There is nothing more delightful than unexpected acts of kindness.
- Like when I woke up in the dead of winter after a snow storm, begrudgingly pulled myself out of bed to go and shovel my driveway, only to discover that my neighbor had already taken care of it for me.
- Like when my daughter brings my laundry up from the basement – all neatly folded and organized for me, instead of in a crumpled pile.
- Like when I noticed items on a friend’s amazon wish list, and decided to buy and send them to her out of the blue and “for no good reason.”
Small acts of kindness. Meaningful gestures. Offered from our hearts as an expression of our love and our care.
Joyful giving is an expression of loving self-expression, not servitude.
It’s grounded in choicefulness, not submission.
It’s self-directed, not coerced.
It comes with no demands, no expectations, no attachment to outcomes.
This stands in stark contrast to the far more culturally normative and common forms of fear-and-control-based giving. The kind of giving that we engage in out of duty, obligation or fear of consequences. The kind of giving infused with self-abandonment, a bargain, rife with strings and unspoken expectations. The kind of giving that represents a sort of “giving in,” a submission, a concession.
- Like when I agree to help you prepare dinner and clean the house when company is coming over, because I tell myself I “should.” My heart’s not in it, and I feel a bit resentful on the back end.
- Like when you’d clean your room and do your chores as a child, but hated every minute of it and did the bare minimum to just make your parents happy.
- Like when I agree to go for a walk with you, even though I really don’t want to, and then complain about the weather and the terrain the entire time.
When we give out of duty, or fear of negative consequences, or to manage someone else’s feelings and reactions, each of us pays a price for it. Heaviness sets in and resentment builds up, creating increasingly toxic relational dynamics.
So how do we cultivate more joyful giving in our lives?
- See all needs as a gift, as an opportunity to make one another’s lives more wonderful, as Marshall Rosenberg used to say. When we don’t see our needs as a gift, we don’t ask for the things we actually need and end up running on empty. When we hear other people’s needs as demands put upon us, we will receive very little joy from meeting those needs.
- Don’t allow other people to meet your needs with “a yes that isn’t so.” If we are doing something to win someone’s approval, or out of hope that they will love you more if you do the thing they are asking, check in with yourself and double check your intentions and choices. If you suspect someone is agreeing to do something, but doesn’t really want to do it, slow the conversation down and check in with them. Marshall Rosenberg once suggested that if someone gives you a yes that you don’t trust, try saying something like this: “I’m feeling really tense right now, and I would really appreciate it if you would look inside to make sure none of these things are motivating you: any fear of how I will respond if you don’t, any belief that if you do that I will love you more, any concept of guilt if you don’t, any shame if you don’t, any concept of duty or obligation. Please, please, please if any of those things are mixed in, do not do as I request. Life is too short for us to do anything for each other out of those terms.”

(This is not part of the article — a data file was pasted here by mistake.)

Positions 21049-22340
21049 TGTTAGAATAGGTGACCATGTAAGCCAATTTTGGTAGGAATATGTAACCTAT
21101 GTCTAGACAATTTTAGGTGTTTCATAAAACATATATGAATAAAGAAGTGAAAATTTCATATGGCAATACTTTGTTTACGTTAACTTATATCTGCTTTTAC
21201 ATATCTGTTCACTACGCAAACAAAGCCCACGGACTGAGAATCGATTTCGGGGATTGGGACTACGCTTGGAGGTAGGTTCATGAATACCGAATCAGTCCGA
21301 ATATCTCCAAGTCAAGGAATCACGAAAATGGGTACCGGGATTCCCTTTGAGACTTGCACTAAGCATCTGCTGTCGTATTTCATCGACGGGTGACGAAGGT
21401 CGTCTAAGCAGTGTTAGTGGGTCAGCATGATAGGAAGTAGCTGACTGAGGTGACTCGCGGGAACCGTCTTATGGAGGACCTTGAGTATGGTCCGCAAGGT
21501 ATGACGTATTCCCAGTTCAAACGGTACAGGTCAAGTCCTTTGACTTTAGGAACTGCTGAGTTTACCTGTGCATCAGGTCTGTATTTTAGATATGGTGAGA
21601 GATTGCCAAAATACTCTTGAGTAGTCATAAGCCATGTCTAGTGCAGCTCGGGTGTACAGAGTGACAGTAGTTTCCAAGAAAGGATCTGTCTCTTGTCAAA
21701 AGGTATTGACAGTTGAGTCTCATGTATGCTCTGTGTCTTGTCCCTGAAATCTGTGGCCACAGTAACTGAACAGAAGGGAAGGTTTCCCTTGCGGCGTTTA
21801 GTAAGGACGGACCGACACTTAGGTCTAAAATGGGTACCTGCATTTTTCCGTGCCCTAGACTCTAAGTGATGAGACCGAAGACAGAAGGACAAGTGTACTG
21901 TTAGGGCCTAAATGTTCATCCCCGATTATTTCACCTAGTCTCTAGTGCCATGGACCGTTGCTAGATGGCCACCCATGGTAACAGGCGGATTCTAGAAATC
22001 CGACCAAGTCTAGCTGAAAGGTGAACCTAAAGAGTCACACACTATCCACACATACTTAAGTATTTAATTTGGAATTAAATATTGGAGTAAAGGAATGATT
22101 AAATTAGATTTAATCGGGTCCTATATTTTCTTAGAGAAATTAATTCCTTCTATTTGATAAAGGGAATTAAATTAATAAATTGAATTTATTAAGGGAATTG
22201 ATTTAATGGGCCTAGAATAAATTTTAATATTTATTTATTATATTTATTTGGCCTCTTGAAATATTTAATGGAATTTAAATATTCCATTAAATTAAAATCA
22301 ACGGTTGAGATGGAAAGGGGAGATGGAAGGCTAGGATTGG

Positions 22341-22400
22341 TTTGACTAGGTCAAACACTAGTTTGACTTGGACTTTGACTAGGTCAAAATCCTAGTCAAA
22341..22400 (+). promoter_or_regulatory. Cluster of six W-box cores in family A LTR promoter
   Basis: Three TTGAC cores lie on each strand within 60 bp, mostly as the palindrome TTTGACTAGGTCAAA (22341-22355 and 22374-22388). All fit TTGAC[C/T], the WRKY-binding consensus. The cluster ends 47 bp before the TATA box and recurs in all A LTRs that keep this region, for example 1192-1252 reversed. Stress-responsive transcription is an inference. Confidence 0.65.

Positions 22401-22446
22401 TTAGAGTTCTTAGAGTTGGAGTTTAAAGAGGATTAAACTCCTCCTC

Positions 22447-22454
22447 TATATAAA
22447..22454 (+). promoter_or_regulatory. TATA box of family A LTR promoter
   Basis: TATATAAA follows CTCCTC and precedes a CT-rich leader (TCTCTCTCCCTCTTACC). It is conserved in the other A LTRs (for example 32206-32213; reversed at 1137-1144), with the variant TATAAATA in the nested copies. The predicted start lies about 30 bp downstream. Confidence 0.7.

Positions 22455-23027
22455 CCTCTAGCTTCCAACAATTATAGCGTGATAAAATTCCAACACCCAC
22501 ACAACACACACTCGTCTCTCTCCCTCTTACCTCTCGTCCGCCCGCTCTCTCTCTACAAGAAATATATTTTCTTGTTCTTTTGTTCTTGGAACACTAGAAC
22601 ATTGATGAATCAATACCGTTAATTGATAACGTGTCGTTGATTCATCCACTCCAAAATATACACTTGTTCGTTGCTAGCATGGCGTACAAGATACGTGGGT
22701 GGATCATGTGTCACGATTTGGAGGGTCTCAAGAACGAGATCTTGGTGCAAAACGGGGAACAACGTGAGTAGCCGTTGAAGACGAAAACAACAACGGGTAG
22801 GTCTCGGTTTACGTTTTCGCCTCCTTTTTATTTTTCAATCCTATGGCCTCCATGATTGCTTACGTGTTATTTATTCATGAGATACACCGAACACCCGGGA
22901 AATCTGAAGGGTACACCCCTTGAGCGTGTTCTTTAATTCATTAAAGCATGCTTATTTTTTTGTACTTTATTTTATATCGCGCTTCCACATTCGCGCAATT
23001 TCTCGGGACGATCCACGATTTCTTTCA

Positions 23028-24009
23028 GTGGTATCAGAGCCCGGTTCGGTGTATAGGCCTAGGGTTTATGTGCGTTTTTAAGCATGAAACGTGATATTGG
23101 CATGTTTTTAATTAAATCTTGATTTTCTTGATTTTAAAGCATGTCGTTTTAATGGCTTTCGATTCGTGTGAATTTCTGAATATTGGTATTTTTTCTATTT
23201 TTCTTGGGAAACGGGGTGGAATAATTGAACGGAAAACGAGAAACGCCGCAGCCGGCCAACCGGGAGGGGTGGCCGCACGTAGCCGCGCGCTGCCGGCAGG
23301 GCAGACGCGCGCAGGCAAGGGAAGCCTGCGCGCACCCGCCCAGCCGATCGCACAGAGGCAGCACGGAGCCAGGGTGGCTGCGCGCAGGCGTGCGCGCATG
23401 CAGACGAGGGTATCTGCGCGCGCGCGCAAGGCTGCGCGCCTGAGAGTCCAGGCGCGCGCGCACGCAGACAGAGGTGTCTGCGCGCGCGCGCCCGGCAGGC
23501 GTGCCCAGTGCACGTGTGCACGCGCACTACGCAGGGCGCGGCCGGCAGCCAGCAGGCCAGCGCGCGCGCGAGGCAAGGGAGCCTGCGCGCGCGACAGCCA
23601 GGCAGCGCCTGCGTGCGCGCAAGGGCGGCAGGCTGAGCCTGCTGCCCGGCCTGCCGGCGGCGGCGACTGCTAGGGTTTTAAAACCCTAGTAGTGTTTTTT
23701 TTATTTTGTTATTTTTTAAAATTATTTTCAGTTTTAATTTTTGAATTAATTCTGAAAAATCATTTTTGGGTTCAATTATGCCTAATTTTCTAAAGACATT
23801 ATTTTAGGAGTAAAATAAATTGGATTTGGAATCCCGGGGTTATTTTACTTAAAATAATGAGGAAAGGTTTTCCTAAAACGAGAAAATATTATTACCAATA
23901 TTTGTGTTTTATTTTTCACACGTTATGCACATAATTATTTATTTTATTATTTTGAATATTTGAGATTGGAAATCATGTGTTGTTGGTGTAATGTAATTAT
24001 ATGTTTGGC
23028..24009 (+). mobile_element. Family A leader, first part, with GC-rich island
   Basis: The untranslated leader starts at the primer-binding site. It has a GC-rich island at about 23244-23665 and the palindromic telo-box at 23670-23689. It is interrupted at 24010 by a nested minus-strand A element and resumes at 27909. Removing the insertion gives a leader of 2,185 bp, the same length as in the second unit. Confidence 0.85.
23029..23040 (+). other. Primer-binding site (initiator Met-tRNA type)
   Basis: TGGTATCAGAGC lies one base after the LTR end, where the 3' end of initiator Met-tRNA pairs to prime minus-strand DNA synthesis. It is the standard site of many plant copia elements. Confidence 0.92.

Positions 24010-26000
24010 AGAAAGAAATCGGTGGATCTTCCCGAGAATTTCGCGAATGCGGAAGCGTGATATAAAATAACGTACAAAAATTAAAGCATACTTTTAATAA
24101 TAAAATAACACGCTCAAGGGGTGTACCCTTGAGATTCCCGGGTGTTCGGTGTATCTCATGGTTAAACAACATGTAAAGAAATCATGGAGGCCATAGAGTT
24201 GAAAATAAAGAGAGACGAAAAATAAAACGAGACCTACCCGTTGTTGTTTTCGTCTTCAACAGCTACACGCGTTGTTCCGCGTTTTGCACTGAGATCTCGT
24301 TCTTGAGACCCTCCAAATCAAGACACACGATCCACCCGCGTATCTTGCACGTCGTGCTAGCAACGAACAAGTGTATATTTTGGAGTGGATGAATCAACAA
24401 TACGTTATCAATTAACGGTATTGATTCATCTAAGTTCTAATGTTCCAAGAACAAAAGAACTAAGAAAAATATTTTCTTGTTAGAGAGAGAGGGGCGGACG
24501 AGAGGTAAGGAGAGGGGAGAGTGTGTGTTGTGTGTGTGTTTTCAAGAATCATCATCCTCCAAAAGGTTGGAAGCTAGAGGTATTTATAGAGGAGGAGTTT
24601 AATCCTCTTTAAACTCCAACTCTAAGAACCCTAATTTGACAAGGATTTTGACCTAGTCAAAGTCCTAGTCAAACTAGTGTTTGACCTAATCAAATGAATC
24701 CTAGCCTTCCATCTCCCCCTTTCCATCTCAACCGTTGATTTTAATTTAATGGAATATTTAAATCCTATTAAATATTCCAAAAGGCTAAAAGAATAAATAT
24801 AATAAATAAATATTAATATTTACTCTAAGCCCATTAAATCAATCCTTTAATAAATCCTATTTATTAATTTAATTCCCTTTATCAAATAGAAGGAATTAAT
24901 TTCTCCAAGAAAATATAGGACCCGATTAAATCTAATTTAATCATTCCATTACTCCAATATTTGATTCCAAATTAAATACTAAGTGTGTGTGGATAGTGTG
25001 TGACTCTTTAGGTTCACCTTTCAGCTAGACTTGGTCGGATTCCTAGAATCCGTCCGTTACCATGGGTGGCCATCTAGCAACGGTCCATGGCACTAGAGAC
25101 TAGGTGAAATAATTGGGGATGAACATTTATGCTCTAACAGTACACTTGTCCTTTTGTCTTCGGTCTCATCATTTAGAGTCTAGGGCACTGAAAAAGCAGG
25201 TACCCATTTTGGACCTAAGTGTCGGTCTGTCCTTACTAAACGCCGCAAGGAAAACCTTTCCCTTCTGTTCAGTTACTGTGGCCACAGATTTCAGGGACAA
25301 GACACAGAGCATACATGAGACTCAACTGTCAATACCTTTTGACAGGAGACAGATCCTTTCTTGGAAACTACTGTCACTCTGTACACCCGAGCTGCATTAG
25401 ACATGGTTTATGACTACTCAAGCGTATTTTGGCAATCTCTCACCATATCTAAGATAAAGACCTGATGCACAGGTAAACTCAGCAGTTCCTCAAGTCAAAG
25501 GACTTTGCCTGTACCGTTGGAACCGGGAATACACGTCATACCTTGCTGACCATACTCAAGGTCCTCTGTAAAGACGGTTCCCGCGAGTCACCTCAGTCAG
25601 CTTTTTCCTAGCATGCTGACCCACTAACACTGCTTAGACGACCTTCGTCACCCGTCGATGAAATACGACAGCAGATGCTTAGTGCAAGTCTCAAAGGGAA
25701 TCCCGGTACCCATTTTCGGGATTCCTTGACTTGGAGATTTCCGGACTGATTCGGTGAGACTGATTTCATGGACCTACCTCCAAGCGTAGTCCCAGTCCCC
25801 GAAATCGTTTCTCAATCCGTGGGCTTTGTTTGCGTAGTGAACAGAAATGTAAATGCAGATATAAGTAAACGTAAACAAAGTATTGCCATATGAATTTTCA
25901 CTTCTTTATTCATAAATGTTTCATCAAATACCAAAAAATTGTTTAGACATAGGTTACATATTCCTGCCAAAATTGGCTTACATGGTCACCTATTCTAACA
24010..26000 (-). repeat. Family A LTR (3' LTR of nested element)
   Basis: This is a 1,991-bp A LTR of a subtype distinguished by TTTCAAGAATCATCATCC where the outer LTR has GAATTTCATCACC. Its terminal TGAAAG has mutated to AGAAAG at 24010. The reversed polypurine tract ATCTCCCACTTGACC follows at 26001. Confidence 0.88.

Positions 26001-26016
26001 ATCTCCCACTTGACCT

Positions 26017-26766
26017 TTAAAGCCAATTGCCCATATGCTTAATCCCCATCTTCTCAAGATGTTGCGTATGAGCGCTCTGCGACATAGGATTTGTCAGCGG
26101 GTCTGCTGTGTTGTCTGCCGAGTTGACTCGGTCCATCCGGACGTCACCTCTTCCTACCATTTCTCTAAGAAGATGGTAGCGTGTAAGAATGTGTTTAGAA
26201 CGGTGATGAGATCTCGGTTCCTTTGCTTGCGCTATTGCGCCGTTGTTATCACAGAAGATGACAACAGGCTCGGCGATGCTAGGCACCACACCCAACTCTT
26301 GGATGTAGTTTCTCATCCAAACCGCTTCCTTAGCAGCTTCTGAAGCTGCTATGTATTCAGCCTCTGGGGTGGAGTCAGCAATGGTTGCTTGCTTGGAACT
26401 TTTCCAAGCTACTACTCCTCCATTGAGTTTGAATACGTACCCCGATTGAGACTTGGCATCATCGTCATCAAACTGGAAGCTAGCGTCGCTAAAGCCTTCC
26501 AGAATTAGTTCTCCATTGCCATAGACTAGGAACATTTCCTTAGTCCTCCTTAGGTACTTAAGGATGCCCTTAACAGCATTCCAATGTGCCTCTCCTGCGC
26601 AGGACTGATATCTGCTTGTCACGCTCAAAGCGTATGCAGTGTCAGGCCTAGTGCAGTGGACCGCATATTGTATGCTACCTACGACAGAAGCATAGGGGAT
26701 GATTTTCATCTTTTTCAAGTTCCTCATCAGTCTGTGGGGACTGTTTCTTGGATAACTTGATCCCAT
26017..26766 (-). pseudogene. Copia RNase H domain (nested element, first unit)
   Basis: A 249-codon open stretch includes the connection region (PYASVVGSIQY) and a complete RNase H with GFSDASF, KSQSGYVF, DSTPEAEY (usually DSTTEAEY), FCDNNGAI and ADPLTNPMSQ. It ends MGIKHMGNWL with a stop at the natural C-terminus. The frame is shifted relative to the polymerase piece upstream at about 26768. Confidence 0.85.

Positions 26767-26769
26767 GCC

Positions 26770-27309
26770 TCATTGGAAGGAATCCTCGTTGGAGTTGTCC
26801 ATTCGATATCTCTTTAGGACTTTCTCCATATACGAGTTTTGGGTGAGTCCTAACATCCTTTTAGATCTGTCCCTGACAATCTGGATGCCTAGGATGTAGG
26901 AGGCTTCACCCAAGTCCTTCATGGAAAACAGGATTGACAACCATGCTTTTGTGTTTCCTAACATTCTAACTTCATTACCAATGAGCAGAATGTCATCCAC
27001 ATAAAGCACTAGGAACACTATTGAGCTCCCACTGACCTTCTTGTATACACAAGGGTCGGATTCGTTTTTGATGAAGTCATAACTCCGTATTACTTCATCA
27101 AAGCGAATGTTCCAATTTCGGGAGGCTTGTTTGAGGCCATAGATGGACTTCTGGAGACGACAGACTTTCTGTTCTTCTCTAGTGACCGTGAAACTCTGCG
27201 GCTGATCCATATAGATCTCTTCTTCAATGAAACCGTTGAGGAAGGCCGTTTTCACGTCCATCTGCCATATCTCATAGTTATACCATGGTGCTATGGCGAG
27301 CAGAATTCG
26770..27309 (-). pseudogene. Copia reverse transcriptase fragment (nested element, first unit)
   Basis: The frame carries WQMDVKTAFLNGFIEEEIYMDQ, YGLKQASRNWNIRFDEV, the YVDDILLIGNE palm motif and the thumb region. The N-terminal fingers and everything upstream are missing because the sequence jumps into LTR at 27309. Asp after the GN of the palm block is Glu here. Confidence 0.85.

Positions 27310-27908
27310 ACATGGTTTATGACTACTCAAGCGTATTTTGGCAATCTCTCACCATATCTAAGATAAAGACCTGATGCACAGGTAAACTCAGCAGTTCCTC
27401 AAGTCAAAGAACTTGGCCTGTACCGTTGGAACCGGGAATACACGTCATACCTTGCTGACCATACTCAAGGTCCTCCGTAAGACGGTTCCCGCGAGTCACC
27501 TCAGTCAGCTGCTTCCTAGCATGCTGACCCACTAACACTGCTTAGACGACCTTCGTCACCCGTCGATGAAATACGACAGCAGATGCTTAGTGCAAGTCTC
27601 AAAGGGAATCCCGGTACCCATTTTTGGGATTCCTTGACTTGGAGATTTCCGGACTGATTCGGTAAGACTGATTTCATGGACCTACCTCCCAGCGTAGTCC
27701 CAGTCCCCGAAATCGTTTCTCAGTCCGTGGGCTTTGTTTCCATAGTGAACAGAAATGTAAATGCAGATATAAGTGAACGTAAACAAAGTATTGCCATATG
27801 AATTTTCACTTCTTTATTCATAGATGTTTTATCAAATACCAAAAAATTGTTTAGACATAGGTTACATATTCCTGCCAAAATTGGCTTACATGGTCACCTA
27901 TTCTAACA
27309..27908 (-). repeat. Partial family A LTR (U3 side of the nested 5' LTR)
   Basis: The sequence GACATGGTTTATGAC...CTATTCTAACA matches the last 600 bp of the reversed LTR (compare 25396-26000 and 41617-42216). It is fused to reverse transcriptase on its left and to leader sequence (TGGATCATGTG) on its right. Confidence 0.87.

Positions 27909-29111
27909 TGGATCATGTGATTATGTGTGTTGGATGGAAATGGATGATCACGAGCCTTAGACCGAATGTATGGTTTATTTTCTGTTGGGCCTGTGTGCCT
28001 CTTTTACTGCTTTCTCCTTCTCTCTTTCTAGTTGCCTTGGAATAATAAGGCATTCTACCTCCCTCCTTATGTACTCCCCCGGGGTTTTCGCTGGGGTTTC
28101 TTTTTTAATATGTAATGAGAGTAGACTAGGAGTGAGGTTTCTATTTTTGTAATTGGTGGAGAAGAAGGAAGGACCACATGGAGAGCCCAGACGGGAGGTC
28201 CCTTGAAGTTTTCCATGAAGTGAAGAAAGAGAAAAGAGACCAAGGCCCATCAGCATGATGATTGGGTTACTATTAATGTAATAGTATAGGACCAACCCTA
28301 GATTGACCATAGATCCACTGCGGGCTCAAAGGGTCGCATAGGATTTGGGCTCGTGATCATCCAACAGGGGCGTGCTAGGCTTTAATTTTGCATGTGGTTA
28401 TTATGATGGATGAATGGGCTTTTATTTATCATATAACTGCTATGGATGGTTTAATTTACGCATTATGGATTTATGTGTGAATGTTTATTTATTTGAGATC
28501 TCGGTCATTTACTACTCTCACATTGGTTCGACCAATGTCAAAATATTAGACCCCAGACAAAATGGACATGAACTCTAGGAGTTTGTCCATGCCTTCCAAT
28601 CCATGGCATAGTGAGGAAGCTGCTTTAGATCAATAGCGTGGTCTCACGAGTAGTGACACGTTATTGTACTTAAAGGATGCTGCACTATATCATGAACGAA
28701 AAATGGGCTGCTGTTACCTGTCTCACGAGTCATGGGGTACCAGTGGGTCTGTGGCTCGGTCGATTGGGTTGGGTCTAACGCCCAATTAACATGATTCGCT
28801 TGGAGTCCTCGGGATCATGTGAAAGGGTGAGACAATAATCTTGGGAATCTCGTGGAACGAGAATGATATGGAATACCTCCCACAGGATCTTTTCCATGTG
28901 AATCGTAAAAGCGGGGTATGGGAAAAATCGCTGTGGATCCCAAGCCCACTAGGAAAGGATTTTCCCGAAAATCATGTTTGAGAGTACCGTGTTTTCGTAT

- Give daily, every moment of every day. Look for ways to bring joy to people every day. Shower people with your attention, time and affection. Say something kind to a stranger. Say a silent prayer for someone. Send a message of appreciation. Give a hug. Say “thank you.” Give an anonymous gift. As Maya Angelou famously remarked, “People may not remember what you did or said, but they will remember how you made them feel.”
- Tune into the dynamic feedback loop of giving and receiving. Nature gives us beautiful examples of this dynamic exchange that drives life and well-being. Flowers give the gift of nectar and sweet smells, and receive pollinators in return. We receive the gift of oxygen from trees, and give them carbon dioxide back. In this way, giving and receiving become one symbiotic act: Giving from our hearts increases the circle of abundance and love in our lives.
- Make life a constant celebration of either how your life has been enriched, or how it can be enriched. Stay with this quality of giving in every moment, in every contact we have with other people. “When we give cheerfully and accept gratefully, everyone is blessed.” –Maya Angelou
- Communicate aliveness, from your heart: Learn how to communicate what is alive in you: what you feel, what you need, what you wish for, desire and request. Learn to listen for what is alive in others: how they feel, what they need and what might make life more wonderful for them. Speak gently. Listen generously. Say please and thank you. Receive gratefully: happily receiving gives pleasure to the giver.
There are real biological benefits to giving in this open-hearted, free way. We release more oxytocin, the “warm fuzzy” hormone responsible for euphoria, bonding, trust and connectedness. It’s contagious and multiplies, creating ripple effects.
And finally, remember to give that which you want more of in life.
If you want joy, give joy.
If love is what you seek, give love.
If you want more generosity, be generous.
In what ways do you find yourself giving joyfully, from your heart?
I’d love to know! Leave a comment below.